Kit: Free-Diving the Mediterranean
With an entire south coast hugging the sparkling warm Mediterranean and ample wine and cheese at their disposal, it’s no wonder half the country of France migrates to the Côte d’Azur when the days turn long and warm. This is where scuba diving was invented, where Cary Grant became a fashion icon and where a movie star moved to become a princess.
The perfect summer day on the Mediterranean might involve a spin in your classic wooden powerboat, followed by some sunbathing until you get too hot and need to roll over the side to cool off in the water. Strap on your mask and fins, grab your speargun and dive for your supper on a single breath. Then, while you’re drying off, pop the cork on some bubbly and watch the sun set on another perfect day.
Even if you don’t happen to live within roadster driving distance of the Med, you can still channel those easy, warm days of summer with the right collection of gear. We’ve pulled together a kit of casual clothes and accoutrements to keep you both cool and looking cool.
Calibre De Cartier Diver Watch
Whether you’re at dinner or diving for it, you’re going to want a proper dive watch on your wrist. Cartier’s first effort in this arena, the Calibre de Cartier Diver, manages to walk the knife’s edge between elegance and rugged utility. The watch’s inky black dial, polished ADLC timing ring, trademark faceted blue spinel on the crown and bold Roman numerals wouldn’t look out of place under a French cuff. But its precision ratcheting bezel, 300-meter water resistance, bright luminescent markers and textured rubber strap make it equally at home over a wetsuit sleeve. So capable is this watch that Cartier built it to meet the stringent ISO 6425 requirements for dive watches.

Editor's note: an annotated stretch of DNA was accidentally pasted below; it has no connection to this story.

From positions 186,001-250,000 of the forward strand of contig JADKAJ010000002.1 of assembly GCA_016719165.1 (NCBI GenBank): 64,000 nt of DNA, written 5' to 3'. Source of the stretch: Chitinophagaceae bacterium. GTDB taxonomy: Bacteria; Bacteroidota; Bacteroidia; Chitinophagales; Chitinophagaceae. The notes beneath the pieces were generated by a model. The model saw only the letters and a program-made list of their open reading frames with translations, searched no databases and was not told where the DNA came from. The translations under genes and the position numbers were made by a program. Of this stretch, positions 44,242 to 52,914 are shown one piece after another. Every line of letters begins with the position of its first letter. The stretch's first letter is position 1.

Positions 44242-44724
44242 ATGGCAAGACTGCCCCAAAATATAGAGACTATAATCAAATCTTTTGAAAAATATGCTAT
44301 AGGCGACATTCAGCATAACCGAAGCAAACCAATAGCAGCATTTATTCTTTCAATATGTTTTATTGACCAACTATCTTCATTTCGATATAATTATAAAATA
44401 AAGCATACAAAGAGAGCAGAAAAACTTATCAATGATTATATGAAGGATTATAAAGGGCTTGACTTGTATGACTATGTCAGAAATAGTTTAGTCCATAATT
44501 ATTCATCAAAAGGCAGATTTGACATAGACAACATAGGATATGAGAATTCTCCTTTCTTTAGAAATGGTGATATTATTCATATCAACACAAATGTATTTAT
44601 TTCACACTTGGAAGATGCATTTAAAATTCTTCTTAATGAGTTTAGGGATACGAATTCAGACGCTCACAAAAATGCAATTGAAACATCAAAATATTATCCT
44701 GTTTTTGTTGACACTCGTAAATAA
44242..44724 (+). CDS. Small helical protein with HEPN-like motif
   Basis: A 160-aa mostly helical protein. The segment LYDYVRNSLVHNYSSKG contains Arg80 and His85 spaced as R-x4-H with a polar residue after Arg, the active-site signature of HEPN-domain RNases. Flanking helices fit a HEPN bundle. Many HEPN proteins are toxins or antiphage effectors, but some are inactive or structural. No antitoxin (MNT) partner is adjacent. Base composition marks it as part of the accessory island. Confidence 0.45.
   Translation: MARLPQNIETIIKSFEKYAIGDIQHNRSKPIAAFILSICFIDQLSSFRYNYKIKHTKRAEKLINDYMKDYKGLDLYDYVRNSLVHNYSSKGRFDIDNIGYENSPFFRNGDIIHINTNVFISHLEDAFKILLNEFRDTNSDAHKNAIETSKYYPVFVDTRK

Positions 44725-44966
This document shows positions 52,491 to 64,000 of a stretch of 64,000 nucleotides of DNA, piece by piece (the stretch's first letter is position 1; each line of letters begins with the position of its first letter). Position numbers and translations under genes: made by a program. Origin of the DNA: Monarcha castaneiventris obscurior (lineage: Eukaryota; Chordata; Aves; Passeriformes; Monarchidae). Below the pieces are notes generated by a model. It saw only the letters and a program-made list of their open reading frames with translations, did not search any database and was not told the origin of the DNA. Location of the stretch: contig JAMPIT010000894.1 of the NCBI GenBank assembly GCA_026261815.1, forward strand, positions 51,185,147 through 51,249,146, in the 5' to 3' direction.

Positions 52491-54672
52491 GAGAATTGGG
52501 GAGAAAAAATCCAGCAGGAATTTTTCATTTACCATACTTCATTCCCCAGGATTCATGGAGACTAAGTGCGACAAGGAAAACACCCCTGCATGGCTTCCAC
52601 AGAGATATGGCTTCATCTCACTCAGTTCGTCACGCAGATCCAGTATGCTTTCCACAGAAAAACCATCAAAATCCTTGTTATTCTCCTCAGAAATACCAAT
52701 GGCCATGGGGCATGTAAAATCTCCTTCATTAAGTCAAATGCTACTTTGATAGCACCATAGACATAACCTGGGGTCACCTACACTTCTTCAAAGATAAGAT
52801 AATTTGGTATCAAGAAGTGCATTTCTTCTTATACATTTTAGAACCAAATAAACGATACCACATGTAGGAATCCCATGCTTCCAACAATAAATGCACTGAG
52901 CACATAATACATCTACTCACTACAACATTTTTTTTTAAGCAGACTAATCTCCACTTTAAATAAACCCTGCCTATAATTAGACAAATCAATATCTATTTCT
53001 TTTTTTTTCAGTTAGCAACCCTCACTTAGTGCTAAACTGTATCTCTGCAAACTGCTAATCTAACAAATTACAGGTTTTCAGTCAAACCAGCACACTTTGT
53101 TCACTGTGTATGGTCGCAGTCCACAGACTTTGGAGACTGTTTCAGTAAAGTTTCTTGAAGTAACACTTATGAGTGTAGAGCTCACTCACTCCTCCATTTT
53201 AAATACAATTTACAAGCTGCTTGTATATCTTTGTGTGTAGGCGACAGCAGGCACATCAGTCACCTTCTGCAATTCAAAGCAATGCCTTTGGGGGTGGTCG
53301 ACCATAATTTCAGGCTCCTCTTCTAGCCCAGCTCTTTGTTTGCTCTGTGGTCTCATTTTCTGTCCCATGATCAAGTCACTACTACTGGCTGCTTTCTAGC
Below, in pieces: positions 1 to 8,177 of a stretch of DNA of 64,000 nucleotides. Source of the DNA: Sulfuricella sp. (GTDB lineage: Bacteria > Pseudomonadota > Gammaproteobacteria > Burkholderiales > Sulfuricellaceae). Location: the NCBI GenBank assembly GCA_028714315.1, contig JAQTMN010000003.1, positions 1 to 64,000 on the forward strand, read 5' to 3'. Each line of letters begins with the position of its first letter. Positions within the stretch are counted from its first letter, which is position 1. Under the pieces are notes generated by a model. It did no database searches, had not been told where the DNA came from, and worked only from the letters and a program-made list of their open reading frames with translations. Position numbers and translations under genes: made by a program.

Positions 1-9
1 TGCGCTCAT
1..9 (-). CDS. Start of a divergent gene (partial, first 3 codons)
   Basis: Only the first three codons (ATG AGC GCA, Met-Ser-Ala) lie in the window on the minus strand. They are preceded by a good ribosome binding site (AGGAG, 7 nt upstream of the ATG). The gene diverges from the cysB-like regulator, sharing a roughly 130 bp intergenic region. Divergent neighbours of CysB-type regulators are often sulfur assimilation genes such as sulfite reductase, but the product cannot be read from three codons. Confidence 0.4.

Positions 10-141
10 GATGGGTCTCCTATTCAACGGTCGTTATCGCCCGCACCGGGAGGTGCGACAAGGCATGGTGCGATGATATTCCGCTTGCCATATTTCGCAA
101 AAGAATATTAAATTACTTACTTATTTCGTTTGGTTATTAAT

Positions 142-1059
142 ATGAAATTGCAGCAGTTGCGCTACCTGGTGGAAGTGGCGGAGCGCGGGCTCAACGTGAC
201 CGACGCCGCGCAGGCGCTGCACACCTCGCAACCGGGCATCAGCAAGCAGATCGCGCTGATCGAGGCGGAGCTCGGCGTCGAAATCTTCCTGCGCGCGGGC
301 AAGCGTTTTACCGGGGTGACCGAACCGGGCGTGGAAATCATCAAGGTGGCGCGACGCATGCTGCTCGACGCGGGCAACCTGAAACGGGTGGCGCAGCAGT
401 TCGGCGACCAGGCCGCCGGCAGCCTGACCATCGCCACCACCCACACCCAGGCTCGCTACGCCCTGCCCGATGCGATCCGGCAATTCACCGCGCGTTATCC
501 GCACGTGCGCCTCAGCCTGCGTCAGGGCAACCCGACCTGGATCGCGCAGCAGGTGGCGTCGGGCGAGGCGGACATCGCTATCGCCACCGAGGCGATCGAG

The beauty of the Calibre Diver is not merely steel deep though; inside beats an in-house manufacture movement, the Cartier calibre 1904-PS MC, an impressive motor with two mainspring barrels that deliver 48 hours of power but also, more importantly, consistent torque for chronometric stability. You may not think about any of this when you backroll off the gunwale, but it’s still nice to know.
Vilebrequin Merise Swim Trunks
Thankfully, floppy board shorts have gone out of fashion and men’s swim trunks have returned to more fashionable lengths. Vilebrequin’s timeless Merise never left; their shorter inseam looked right at home in the 1970s when the brand was founded in St. Tropez and they still do now. All that’s changed is the material. A stretchy blend of quick-drying Lycra and nylon means you can kick hard for the reef below and climb aboard afterwards without ripping a seam.
Collection Première Cartier Composite Sunglasses
Scanning the emerald water for supper is a lot easier with polarized lenses. Polarization cuts the glare from reflected sunlight, allowing you to see right through to the school of snapper swimming below. But skip the wraparound gas station pair; this is the Mediterranean, and style is as important as function. The tortoise-framed Cartier Composites look as good as they perform, with chunky frames and a shape that flatters most face shapes. The green polarized lenses not only let you see below the surface, but also cut a dashing look as you stride up the beach for a cocktail at sunset.
Club Monaco Chambray Combo Polo Shirt
Though you’ll probably be spending most of your time without a shirt (you’ve been working out all winter, haven’t you?), there are times when covering up is called for — like dinner. And it’s hard to beat a polo shirt for the right mix of casual comfort and style. Hell, in a pinch, you can even throw a linen sportcoat over one and get into the dining room at the Ritz. This chambray number from Club Monaco dresses things up a bit more with a contrasting chambray collar and placket with three buttons, the top two of which you’ll want to keep open, in case you didn’t know.
If the sparkling product of one of the world’s last remaining independent Champagne houses was good enough to receive a Royal Warrant from Queen Victoria and is the bubbly of choice for 007, then it’s good enough for you. If you can identify the ’75 vintage from a mere sip, all the better.
A.P.C. Leather Boat Shoes